Thursday, 18 January 2018

Getting the Point of the Driving Laws

In the world of "rules for drivers", Jordan Cassidy of Manchester knows how it works.

Faced with getting enough points on his licence to lose the right to drive for a while, he appealed to the magistrate that if he were banned, he would lose his job, and his girlfriend might leave him.

He has a driving job. A man who can't drive anywhere without speeding - because, let's face it, anybody who actually gets caught speeding is pretty much speeding a lot all the time - asks not to be banned from driving because it would stop him driving for a living.

He has a job doing something he is apparently incapable of doing without breaking the law.

If a baker couldn't make bread without spitting in it, we would rightly demand that the bakery found a new baker. If a carpenter repeatedly hit her or his colleagues with mallets, that carpenter would have to do the carpenting somewhere else. If a Foreign Secretary repeatedly made decisions that were bad for this country, lied, and endangered the safety of some its nationals... no, wait. Let's not go with that one.

So it strikes me the very thing a magistrate should not allow Jordan Cassidy to do for a living, is the thing that he is begging to keep his licence to do. Chairman of the magistrates, George White, has explicitly said that he will bend the rules for poor driving to enable Cassidy to drive. Poorly. George got to be very stern. But Jordan Cassidy can still be behind the wheel tomorrow.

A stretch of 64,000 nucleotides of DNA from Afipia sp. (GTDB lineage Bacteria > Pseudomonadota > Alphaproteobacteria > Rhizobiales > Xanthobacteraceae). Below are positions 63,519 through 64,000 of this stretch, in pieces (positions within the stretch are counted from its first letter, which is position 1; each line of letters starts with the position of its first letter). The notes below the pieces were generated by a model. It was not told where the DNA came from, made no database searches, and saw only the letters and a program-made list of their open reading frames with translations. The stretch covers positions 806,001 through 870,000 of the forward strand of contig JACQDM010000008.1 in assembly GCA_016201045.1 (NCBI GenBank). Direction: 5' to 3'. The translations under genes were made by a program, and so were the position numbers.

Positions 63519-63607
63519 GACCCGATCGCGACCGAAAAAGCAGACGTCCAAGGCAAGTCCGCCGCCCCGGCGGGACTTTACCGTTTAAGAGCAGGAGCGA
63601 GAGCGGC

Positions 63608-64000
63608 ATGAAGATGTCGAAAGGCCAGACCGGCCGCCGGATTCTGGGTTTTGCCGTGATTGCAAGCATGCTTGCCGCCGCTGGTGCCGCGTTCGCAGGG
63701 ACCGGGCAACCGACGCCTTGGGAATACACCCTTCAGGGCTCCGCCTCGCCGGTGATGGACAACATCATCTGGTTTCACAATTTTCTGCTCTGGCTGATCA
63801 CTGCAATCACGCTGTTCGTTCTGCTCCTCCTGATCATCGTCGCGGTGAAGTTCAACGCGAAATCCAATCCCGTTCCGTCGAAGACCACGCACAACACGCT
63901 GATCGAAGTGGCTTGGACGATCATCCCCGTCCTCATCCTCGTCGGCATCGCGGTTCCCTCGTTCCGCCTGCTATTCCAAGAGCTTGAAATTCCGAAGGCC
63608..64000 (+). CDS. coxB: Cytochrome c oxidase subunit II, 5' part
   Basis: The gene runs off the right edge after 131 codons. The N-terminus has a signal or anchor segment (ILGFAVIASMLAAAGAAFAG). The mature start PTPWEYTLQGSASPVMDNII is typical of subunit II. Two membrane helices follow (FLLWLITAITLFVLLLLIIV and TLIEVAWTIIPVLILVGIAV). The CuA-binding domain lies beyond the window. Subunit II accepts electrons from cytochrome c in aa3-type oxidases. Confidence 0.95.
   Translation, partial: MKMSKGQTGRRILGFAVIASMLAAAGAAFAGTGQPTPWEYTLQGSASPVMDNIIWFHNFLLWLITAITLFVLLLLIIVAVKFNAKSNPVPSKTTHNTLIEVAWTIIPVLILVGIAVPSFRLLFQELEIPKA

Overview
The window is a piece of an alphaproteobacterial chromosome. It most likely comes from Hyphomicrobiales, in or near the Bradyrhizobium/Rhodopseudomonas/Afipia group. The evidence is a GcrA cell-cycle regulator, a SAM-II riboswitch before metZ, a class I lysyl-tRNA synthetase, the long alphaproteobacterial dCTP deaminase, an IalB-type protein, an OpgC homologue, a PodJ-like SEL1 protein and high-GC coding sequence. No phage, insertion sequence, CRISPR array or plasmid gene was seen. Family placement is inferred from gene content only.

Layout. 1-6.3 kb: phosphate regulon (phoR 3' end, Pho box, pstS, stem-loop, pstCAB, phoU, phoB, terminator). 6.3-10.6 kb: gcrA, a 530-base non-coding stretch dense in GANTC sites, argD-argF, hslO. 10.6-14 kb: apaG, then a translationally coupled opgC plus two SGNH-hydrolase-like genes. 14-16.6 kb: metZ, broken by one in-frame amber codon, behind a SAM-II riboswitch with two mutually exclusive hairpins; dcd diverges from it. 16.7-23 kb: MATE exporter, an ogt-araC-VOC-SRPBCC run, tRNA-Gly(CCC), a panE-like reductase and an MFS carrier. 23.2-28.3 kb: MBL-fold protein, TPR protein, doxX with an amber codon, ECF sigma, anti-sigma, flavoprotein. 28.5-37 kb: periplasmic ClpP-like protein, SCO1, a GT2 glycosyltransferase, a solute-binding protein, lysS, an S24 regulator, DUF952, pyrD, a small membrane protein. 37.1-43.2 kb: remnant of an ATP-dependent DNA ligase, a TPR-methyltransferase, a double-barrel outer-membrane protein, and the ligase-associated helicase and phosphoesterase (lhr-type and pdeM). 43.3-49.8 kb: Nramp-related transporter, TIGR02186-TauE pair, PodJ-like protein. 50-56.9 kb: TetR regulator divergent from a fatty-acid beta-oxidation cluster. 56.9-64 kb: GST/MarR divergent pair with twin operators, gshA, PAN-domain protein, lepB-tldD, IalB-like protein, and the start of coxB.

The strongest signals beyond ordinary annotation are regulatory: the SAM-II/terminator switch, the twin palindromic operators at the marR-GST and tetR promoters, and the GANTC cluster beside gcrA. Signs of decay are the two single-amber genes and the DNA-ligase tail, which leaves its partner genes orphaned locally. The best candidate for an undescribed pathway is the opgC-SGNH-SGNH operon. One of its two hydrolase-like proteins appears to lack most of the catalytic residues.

Want a good laugh? Want to laugh at the church? Want to be secretly suspicious that the author has been sitting in your church committee meetings taking notes? Then Writes of the Church: Gripes and grumbles of people in the pews is probably the book for you.

From Amazon, Sarum Bookshop, The Bible Readers Fellowship and other good Christian bookshops. An excellent book for your churchgoing friends, relatives or vicar. By the creator of the Beaker Folk.


  1. The issue is that he is probably the type who will drive, license or no license. He knew that he relied on his driving for his job, but still broke the rules a number of times. He who takes the risk, suffers the penalty of being forgiven?

  2. You can't take into account that "because, let's face it, anybody who actually gets caught speeding is pretty much speeding a lot all the time". You can only convict people for the offense they are charged with.

    1. You don't actually need to. He has been convicted of speeding four times. How can he be driving for a living?


Drop a thoughtful pebble in the comments bowl